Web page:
RNLI bosses pushed veteran volunteers to leave after viewing them as ‘disposable’, say lifeboat crew

The Shannon-class boat is one of the vessels at the heart of the disharmony at the RNLI
The Shannon-class boat is one of the vessels at the heart of the disharmony at the RNLI - BNPS

RNLI bosses have snubbed veteran volunteers and pushed them to leave, lifeboat crew have claimed.

Long-serving crew members at the charity told The Telegraph of bitter internal strife in some lifeboat stations and requests to management going ignored.

One told of mass resignations of volunteers in protest at bosses viewing them as “disposable”, while another claimed he was sacked in a row after an all-weather was replaced with an inshore inflatable vessel.

Controversy has hit charity

It comes as the RNLI celebrates its 200th anniversary, having saved more than 144,000 lives since 1824 and still serving as the primary rescue service for Britain and Ireland’s coastline.

In a picture to celebrate the anniversary on Monday, the RNLI released a bird’s-eye-view image of a £2.5 million Shannon-class lifeboat being launched – which is one of the vessels at the heart of the row.

Covering 238 lifeboat stations and many beaches, its current income of £230 million continues to grow along with donations and legacies, but controversy has hit the acclaimed charity at some stations.

Alex Smith, 69, said he was dismissed as the operations manager of Arbroath Lifeboat Station in Angus, eastern Scotland, in June last year after opposing the replacement of its all-weather Mersey-class lifeboat with an Atlantic 85 rigid-hulled inflatable boat.

He claimed that he and other crew members were concerned that the Atlantic 85 had a six-mile radius range at sea and had been promised that a Shannon class would be given to them instead, a new hi-tech all-weather boat with a range of 250 nautical miles.

“All I cared about was the safety of the crew,” the semi-retired charter skipper said. “Management just did not pay attention and they did not listen to us.

‘A fatality on your hands’

“I’ve been sailing here all my life, I know that boat will not be able to handle bad conditions. Our superiors say the neighbouring stations at Montrose and Broughty Ferry will be able to step in if it’s too rough but it will take 30 minutes for them to get here.

“That’s long enough to have a fatality on your hands.”

Mr Smith, who joined the RNLI in 2001 and served as an onshore launcher until 2009 when he became operations manager, said he was eventually dismissed when a private WhatsApp conversation in which he described his managers as “lying b—----” was leaked to the charity. He had also been censured for speaking to the local newspaper about the boat swap without permission.

Another crew member to raise concerns about management at the charity is Heidi Bakewell, 44, who quit the Pwllheli station in north Wales last month after she concluded that “volunteers are disposable”.

‘Division and disharmony’

She was one of 12 crew members with a combined 170 years of experience who resigned after a row with a colleague who spoke only in Welsh on a rescue, which not everyone could understand.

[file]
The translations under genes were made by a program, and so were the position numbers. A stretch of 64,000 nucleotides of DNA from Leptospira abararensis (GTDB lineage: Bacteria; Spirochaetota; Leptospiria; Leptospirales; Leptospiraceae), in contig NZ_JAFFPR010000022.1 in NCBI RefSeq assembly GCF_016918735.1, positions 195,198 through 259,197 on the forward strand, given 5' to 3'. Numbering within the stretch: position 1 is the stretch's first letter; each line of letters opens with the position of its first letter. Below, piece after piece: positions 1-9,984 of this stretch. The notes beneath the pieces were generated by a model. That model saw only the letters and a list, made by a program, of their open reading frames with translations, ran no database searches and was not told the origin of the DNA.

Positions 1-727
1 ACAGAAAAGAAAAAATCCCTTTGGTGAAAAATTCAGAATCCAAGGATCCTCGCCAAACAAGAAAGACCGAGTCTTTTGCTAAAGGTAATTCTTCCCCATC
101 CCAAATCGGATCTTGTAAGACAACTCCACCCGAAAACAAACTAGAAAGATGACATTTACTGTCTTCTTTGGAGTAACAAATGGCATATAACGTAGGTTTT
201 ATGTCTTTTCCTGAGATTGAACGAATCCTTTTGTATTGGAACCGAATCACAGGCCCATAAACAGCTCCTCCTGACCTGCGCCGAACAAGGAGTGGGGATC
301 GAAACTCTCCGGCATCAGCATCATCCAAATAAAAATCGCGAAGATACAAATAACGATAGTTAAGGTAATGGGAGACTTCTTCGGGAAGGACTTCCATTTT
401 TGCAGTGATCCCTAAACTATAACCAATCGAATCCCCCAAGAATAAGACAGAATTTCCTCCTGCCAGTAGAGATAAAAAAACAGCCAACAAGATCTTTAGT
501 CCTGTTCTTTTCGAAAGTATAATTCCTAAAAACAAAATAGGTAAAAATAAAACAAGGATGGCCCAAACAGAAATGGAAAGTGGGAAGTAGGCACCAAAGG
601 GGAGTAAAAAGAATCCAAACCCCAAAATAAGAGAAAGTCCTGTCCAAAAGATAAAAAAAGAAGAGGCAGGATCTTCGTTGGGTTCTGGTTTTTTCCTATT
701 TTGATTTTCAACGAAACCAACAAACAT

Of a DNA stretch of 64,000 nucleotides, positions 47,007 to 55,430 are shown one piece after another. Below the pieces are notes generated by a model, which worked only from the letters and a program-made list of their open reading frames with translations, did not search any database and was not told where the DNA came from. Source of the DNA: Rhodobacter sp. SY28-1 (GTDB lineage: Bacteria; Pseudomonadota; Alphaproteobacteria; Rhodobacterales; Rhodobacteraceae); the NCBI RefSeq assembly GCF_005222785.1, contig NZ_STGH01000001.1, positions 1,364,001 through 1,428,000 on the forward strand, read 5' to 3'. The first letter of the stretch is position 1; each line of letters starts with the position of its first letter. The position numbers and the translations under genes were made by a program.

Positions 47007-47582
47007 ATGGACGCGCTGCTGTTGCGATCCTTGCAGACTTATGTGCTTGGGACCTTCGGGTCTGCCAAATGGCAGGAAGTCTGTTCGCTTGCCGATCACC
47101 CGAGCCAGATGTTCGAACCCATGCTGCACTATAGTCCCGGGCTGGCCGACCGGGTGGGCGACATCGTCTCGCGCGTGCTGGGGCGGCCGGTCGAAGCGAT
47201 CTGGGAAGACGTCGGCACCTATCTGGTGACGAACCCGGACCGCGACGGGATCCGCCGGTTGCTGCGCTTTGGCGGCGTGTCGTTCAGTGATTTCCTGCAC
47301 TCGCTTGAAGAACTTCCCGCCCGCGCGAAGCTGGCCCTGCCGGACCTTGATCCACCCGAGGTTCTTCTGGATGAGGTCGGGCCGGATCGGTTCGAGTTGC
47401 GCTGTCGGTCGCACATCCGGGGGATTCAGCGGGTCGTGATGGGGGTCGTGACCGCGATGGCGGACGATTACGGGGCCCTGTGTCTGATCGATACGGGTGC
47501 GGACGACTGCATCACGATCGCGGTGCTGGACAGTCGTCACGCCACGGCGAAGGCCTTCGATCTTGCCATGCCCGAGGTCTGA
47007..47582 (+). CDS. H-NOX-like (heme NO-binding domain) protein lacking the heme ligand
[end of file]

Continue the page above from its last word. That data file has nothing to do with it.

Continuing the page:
The station was shuttered last August as the RNLI investigated the row, which it has said was causing so much “division and disharmony” that rescue operations were “unsafe”.

Ms Bakewell, a pub landlady at Y Llong in nearby Edern, said the volunteers were ready to start over on a “clean slate” last month until managers told them they would have to reapply for their roles, at which point 12 handed in their resignations.

‘Management have got no idea’

“It is absolutely devastating,” she told The Telegraph. “I was absolutely gobsmacked that at a charity that has been brought up on volunteers, that the management just don’t seem to be trained to deal with any disharmony. They’ve just got no idea.”

The claims came as former personnel at other RNLI stations told MailOnline they claimed to have witnessed “bullying”.

This included Walton-on-the-Naze, Essex, where Stewart Oxley, 55, a volunteer of 37 years, claims he was stood down by management after opposing the replacement of the station’s £2 million all-weather lifeboat that could carry 120 people with a three-man D-class dinghy, as bosses said the pier it launched from was unsafe.

An RNLI spokesman said of the Arbroath row that “no change would be made that compromised safety” and a four-month consultation led to the boat swap, though one Atlantic 85, three Shannon-class and four D-class lifeboats covering 33 nautical miles from Anstruther to Montrose “will provide the very best life-saving response”.

Agreed to move forward

“We do not stand volunteers down for simply disagreeing or making appropriate challenges to decision making,” the charity added.

The spokesman said of the Pwllheli row that after a “breakdown in relationships between people at the station”, two thirds of the crew and 13 new volunteers have agreed to move forward and an “intensive two-week training period is now under way” to get the lifeboat back in service.

In response to the additional claims on MailOnline, the RNLI accused the publication of having “deliberately tried to diminish our 200th anniversary” and “chosen to rehash some mainly historic stories to create a false impression of our charity – one that most of our people just do not recognise”.